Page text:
If you've not seen it already, set aside an hour and a half to watch the Michele Mouton documentary 'Queen of Speed' on Now TV. It's free to watch (just don't forget to cancel the trial) and a brilliant bit of filmmaking. Mouton's achievements in rallying only become more remarkable with each passing year; she remains the only woman to have ever won a round of the WRC. In fact, her last victory was Brazil 40 years ago this year. Without a top-level female driver in this year's championship, it's a record that will stand for another season. And really shouldn't.
Besides documenting a great story, Queen of Speed features some fantastic footage of her old rally cars, including an Alpine A110, a Fiat 131, and Porsche 911. But, of course, Mouton is best known for her relationship with Audi, the team she drove for from 1980 to 1985. And, well, you'll know all about the car...
Once you've watched Queen of Speed it's going to be hard to resist gawping at Quattros, so consider this the legwork done for you. Even the pre-Group B footage is absorbing (Mouton taking her first win at San Remo in 1981), the big Audi unlike any other competitor to look at and listen to - but the pace was undeniable. Even then, the gamble taken by Audi on four-wheel drive was paying off, and what would the manufacturer be without the Quattro?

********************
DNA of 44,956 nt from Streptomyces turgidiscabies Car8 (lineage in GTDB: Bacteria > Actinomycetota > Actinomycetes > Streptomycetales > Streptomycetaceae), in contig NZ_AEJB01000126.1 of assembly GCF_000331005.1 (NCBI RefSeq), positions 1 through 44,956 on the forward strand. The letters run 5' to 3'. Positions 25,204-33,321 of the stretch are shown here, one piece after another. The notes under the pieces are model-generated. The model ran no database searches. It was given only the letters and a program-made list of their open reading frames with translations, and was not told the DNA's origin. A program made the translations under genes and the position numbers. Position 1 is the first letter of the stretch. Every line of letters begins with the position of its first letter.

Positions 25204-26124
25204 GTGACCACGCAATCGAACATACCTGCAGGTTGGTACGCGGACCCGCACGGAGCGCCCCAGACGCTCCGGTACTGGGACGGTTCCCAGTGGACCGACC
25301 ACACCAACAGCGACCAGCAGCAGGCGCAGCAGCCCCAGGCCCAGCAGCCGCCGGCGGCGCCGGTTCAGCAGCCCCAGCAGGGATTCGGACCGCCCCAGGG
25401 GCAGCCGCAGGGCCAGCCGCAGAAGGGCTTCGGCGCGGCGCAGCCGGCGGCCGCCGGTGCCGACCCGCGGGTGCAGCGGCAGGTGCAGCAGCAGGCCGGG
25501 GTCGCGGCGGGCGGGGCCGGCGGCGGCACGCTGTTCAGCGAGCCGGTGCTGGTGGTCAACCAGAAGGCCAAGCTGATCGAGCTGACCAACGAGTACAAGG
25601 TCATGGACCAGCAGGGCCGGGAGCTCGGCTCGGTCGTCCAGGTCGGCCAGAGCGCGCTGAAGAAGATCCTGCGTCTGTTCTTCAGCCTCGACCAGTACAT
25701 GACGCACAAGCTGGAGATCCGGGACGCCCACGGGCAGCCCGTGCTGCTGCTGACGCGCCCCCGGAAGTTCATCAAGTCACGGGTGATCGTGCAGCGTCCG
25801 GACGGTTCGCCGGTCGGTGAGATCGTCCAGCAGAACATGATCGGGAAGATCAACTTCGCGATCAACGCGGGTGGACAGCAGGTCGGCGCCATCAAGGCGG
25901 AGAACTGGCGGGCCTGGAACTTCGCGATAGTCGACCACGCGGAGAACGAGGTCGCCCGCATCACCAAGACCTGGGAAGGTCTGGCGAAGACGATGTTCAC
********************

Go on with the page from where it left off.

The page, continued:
This one looks a stunner. It's a 1984 WR Quattro, meaning it's from a couple of years after the very first UK, RHD cars and uses the 10-valve, 200hp version of the five-cylinder turbo. Both the Alpine White exterior and checked cloth interior look in fine fettle, with the refurbished digital dash proudly on display.
It isn't a concours, unmodified example, with new Koni suspension and an uprated turbo, but that just means the next owner doesn't have to worry about preserving an untouched, original example. At 38 years old it's probably not an everyday classic any longer, but the old Audi looks eminently usable for whenever the mood strikes. Which can't be said of all iconic performance cars of the early 1980s.
With 85,000 miles and a stack of history, the Quattro ought to be fighting fit for whatever its next owner has planned. The price is £39,750, which seems about average; you'll pay less for one with more miles, though also up to twice as much for a 20-valve car. At which point you might think a bit harder about regularly using it - especially for those planning on their best Mouton impression...
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